- Exit polls are entertainment for next 2 days: Siddaramaiah said on Sunday
- Yeddyurappa, BJP's CM candidate says his party will win over 120 seats
- Counting for Karnataka polls will be held on May 15
With a host of agencies predicting results that have a wide variance, the reliability of the numbers is being called into question. Political leaders from across the spectrum have either challenged or ignored the exit polls.
Exit opinion polls are entertainment for the next 2 days— Siddaramaiah (@siddaramaiah) May 13, 2018
Relying on poll of polls is like a person who can't swim crossing a river on foot relying on a statistician who told him the average depth of the river is 4 feet
Please note average of 6+4+2 is 4. At 6 feet you drown! 1/2
BJP's chief ministerial candidate BS Yeddyurappa, whose party is predicted to get a majority by two exit polls, also refused to comment on the predictions, saying that his party would win more than 120 seats, above the halfway mark of 112.
In a stinging statement, JDS leader HD Kumaraswamy asked channels to show their data, saying that if channels just play with numbers, it would be construed as a 'wishful' number game. The six exit polls that predict a hung assembly expect the JDS to play kingmaker.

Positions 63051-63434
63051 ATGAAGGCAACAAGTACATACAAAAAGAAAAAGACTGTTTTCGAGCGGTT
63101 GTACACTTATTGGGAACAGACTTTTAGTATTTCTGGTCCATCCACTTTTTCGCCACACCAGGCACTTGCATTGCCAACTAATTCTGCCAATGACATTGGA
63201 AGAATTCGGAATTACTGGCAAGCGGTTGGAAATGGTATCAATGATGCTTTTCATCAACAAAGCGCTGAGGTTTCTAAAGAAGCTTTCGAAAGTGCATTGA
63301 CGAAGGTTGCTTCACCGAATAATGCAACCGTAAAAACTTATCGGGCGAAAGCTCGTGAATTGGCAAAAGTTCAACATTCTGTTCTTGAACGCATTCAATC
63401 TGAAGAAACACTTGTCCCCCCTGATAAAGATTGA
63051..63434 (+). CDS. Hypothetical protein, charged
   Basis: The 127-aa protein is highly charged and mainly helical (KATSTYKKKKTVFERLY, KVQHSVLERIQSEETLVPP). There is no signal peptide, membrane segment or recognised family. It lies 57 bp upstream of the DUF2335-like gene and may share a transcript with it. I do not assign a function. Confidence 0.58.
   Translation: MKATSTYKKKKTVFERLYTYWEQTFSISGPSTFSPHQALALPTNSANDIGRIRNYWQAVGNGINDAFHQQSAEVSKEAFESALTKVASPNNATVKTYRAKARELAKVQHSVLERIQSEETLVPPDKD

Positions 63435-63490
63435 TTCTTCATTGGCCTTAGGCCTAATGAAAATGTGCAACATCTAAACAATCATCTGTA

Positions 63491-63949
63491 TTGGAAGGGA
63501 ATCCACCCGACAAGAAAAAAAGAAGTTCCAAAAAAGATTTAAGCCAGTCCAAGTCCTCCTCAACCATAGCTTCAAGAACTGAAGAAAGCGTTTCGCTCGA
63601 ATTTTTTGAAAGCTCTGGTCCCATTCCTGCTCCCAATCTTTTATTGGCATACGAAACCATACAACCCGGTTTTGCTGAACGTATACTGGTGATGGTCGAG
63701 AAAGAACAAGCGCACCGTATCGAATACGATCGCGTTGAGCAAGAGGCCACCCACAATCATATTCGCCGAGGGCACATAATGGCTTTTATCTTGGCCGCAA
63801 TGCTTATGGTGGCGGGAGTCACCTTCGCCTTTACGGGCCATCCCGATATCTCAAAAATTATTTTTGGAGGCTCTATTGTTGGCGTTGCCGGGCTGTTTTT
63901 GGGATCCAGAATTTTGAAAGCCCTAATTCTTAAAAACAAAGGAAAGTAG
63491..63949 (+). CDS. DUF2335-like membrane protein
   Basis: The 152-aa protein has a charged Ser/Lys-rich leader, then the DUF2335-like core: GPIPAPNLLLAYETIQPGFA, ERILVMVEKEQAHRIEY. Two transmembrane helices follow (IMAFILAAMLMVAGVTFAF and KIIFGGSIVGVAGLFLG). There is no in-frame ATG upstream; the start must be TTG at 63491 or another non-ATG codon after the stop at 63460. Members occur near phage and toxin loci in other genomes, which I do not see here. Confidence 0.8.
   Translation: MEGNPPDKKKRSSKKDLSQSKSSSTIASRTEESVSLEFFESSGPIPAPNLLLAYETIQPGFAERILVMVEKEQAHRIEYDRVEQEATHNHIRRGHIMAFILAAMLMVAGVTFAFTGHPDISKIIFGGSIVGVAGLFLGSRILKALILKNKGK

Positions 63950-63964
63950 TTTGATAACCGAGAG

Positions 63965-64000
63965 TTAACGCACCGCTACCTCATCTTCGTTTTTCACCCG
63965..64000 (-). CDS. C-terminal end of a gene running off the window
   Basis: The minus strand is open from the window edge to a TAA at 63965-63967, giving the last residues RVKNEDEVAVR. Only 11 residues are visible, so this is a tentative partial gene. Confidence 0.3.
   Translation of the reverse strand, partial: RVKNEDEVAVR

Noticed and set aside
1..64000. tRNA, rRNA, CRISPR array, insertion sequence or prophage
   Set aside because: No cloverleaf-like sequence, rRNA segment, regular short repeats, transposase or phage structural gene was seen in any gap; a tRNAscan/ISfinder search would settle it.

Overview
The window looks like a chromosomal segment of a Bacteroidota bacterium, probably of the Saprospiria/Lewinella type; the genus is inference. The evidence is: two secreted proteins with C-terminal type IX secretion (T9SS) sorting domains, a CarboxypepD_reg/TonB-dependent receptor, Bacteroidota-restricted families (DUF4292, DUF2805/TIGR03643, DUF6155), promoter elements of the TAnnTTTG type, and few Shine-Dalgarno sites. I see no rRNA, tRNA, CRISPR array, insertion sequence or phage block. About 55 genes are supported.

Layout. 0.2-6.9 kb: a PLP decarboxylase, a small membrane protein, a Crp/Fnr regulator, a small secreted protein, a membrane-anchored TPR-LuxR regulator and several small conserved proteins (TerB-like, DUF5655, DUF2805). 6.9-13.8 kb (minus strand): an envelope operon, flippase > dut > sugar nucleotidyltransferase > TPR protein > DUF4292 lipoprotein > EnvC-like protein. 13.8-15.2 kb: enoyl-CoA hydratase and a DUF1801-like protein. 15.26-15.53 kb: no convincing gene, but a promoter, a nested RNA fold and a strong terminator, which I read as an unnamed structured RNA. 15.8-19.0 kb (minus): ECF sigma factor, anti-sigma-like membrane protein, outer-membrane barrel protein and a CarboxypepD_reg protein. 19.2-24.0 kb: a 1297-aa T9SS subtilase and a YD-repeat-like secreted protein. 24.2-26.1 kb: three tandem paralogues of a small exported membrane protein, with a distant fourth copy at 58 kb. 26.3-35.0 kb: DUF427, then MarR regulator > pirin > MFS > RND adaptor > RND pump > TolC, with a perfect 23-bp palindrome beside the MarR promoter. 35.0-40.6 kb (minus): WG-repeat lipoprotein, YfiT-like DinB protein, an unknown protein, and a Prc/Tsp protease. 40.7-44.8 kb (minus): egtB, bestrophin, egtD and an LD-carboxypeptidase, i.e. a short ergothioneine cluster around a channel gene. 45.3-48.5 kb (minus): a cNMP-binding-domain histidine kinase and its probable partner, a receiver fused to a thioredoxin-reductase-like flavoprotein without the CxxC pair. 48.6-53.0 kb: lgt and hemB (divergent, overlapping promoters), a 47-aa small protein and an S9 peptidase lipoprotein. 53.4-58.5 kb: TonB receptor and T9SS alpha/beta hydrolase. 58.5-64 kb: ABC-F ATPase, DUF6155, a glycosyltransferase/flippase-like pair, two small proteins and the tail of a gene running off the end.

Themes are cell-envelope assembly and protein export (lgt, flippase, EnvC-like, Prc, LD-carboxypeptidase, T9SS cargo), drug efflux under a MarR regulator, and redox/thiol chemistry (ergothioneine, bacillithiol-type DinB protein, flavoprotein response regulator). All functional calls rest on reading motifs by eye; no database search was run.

Agencies that carry out exit polls claim to cast a wide net to ensure accuracy, starting with opinion polls in the lead up to voting day and ending with speaking to voters as they exit polling stations.
Experts say most polling agencies are opaque about basic methodology, sample size and the questions asked. Differences in funding allow some agencies to cast a wider net than others, deploying more resources to speak to a larger sample.
Exit polls for the last assembly elections in Uttar Pradesh and Bihar have been wide off the mark. In addition, India's multi-party polls make the margin of error larger than in a two-party system like the US.
"In India, as there are so many different sub groups voting in different directions, typically you want a larger sample size and even then you get wrong results," explained Amitabh Dubey, a policy analyst. While a sample size of 1,000 is generally considered to have a small margin of error, he said that does not apply in India.
With exit polls divided, the final picture will only become clear on May 15, the day of counting for the Karnataka assembly elections.